There are a few things you can do to get ready for your demo to ensure that you don’t have any (or many) unexpected hiccups.
Make sure the features you are demoing work in the demo environment
No client wants to hear, “It works in my local environment…” They want to see it work in the environment you told them it would work in. Always deploy your app to the environment you will be using for your demo well ahead of time. You might need to do a demo in development or staging when you show it to the client and you know different environments have varying configurations.
Small config differences can mess up your connection to the right database or block access to a resource due to CORS policies and those aren’t errors anyone wants to see, especially your client. Test the crap out of the specific features you’re going to demo and some of the complementary functionality. This is especially critical when you’ve made big changes to the layout or data model that touches a lot of places in the application.
Go through a list of scenarios that could come up and test them inside out. Leave some time for you to test any functionality that depends on your feature changes as well. It never fails that you need to show a different part of the app and it doesn’t work because of some little bug that didn’t come up in direct testing.
Have an agenda to go through
This doesn’t have to be a super detailed document. Just make yourself a brief overview of the points you need to go over in the demo. A few things you want to always include are the features you’re demoing, any concerns that came up, and some next steps you see they can take. You don’t have to give this agenda to the client. It’s a small guide to help you stay on topic during the demo and to make sure you don’t forget anything important.
If there are other people on your team that will be included in the demo meeting, make sure they get a copy of the agenda beforehand. This keeps you all on the same page when questions come up. Everyone will know what they are talking about and you have multiple people to help keep the meeting on track. Having this level of organization and coordination also gives your client more confidence in your team.
Do a few dry runs before you show it to a client. You don’t have to go through all of your talking points in your practice, but make sure you cover how you’re going to demo those new features. If it means you need to setup some new data, then go ahead and do that. There’s a lot of small details you’ll pick up as you do a few dry runs.
Try to go through your full demo at least twice before you get in front of the client. You’ll be better prepared to answer questions because you’ll know how the system works and you’ll feel more confident about your work. When you know what you’re talking about it really shows and practicing your demo will help you with that. Don’t be afraid to do it with your team! They will notice things that you may have missed.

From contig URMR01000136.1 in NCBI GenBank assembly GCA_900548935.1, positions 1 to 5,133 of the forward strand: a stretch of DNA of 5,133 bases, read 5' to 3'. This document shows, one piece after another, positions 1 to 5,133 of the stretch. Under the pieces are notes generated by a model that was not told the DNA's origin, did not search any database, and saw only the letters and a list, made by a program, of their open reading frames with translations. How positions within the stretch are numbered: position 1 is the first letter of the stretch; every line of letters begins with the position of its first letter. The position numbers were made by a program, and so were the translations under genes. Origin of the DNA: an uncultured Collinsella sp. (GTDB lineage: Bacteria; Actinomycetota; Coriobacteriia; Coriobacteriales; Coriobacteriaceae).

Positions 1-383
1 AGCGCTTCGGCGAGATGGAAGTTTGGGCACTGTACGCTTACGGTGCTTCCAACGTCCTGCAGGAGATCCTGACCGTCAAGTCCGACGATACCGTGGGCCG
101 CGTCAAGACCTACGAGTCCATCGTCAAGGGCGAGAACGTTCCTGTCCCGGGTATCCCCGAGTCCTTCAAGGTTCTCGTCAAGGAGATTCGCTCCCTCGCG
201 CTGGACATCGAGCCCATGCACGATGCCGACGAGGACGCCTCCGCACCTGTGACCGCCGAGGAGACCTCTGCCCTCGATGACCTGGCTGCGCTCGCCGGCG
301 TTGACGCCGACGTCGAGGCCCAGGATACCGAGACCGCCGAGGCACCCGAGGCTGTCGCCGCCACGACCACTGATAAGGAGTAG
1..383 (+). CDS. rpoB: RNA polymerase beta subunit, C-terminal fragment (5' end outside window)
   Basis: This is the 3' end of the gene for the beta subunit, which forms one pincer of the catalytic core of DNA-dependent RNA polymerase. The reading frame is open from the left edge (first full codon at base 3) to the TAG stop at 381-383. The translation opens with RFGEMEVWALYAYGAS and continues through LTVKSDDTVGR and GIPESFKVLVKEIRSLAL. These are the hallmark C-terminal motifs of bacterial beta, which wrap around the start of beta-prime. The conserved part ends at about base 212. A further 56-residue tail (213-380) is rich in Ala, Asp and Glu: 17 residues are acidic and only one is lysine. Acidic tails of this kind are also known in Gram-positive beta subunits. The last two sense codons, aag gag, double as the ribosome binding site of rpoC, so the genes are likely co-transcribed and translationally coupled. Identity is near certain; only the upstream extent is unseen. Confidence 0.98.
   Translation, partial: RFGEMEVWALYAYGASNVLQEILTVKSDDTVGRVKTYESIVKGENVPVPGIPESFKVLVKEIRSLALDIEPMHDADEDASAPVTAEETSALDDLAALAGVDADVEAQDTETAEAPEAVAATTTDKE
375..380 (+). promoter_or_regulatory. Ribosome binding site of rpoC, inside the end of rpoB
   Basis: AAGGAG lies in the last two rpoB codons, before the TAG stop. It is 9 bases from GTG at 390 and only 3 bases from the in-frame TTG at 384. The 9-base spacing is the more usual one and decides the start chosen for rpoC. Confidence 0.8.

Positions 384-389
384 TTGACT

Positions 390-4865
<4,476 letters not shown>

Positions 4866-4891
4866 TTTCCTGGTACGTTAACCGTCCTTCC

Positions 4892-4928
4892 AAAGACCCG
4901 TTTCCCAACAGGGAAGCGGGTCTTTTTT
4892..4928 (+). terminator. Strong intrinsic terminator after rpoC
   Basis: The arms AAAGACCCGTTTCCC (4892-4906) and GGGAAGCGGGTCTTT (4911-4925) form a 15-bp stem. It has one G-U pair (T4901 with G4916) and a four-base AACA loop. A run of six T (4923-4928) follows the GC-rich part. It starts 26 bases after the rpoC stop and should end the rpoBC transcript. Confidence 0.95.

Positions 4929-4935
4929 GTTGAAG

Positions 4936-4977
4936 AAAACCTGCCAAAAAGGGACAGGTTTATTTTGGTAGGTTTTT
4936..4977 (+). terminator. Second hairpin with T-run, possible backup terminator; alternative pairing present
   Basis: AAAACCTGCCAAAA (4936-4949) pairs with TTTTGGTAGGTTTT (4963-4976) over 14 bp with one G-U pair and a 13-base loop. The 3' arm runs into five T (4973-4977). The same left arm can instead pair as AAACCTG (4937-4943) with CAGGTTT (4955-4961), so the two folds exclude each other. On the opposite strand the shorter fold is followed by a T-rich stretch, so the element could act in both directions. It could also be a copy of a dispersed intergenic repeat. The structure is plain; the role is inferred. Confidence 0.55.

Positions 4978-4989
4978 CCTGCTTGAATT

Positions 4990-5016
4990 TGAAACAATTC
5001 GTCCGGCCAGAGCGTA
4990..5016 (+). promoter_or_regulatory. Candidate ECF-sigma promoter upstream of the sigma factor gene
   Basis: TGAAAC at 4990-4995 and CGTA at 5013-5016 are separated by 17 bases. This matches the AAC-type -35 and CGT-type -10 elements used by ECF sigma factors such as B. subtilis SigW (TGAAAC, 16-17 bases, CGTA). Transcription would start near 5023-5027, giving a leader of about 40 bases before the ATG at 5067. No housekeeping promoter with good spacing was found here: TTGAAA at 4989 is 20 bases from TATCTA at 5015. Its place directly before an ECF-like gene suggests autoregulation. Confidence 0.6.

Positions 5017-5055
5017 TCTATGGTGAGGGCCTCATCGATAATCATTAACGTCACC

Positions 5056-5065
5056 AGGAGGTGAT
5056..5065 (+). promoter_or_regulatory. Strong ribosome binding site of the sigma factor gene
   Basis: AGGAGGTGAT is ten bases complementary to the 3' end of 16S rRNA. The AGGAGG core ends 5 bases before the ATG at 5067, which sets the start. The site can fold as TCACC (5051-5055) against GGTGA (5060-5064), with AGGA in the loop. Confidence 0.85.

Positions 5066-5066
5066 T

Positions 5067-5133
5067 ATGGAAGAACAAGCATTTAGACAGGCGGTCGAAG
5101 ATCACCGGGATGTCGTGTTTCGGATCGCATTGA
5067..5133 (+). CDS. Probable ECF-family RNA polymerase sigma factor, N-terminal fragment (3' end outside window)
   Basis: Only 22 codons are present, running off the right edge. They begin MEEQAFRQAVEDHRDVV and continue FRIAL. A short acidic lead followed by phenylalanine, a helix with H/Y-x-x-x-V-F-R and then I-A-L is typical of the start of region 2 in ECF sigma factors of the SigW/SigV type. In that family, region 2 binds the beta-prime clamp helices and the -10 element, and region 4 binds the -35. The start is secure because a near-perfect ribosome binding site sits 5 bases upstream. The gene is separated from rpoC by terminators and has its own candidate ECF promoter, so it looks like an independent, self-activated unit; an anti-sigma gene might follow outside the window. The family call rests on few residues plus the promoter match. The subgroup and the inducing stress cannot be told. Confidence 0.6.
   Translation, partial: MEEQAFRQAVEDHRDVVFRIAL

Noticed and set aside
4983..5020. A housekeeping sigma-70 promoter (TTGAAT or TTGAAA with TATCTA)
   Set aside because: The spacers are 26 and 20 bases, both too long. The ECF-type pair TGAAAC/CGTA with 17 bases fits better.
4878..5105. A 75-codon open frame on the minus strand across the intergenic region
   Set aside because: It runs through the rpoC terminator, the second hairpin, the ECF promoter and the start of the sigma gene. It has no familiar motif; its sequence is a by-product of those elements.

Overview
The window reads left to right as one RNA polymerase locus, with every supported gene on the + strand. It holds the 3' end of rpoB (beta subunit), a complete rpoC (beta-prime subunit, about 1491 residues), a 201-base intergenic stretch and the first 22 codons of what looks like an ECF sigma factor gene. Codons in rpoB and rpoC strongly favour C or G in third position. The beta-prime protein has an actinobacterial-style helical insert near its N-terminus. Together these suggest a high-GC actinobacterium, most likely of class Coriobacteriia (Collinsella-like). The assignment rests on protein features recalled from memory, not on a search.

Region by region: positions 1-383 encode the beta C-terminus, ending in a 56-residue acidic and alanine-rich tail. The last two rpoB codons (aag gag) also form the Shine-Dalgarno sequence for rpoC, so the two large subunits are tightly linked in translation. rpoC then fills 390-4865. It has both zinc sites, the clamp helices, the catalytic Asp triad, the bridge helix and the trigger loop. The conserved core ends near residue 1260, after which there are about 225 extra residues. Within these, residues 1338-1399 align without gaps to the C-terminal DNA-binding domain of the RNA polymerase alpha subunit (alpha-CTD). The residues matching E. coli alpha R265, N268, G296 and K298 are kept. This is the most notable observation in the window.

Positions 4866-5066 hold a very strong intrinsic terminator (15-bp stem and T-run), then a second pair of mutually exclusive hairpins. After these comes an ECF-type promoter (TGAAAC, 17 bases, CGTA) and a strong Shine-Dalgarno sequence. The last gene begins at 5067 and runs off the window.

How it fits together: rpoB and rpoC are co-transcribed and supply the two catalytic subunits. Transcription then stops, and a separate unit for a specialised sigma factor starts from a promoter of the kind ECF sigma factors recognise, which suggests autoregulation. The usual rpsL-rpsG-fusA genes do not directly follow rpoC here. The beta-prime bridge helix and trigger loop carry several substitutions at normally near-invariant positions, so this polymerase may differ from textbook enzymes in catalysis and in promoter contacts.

Only demo the new features and any relevant work
Most likely you have a statement of work or you’ve agreed on sprint tasks with your client. That’s what the focus of your demo meeting should be about. It’s ok to show a few minor fixes you have made, but don’t go through the process of explaining and showing how you refactored the code unless that was one of the specific things you were supposed to be working on. You most definitely should let them know about any other work you’ve done and how that will impact the application.
Just remember that you are there to show them what they asked you for and they’ll probably be excited and anxious about it. Any time you have left over after the main part of the demo can be used to talk about improvements you made while you were working on the core tasks. This is how you will show your clients how much extra value you can add and give them more reasons to keep working with you. It’ll be like the icing on the cake.
Getting through a demo without any issues can be a challenge. Anybody that’s ever done live coding can tell you that. There’s a lot on the line when it comes to client demos though. Your reputation and the relationship with that client are just a few things because you’ve been paid for this work. That’s why it’s so important you take the time to practice these demos.
I always get a little nervous before a client demo no matter what. It takes a few practice runs before I can calm down and feel ready to talk to a client. Is there any other advice you’d give to developers giving client demos? There are a lot of people skills involved in demos and a some sales skill for sure.
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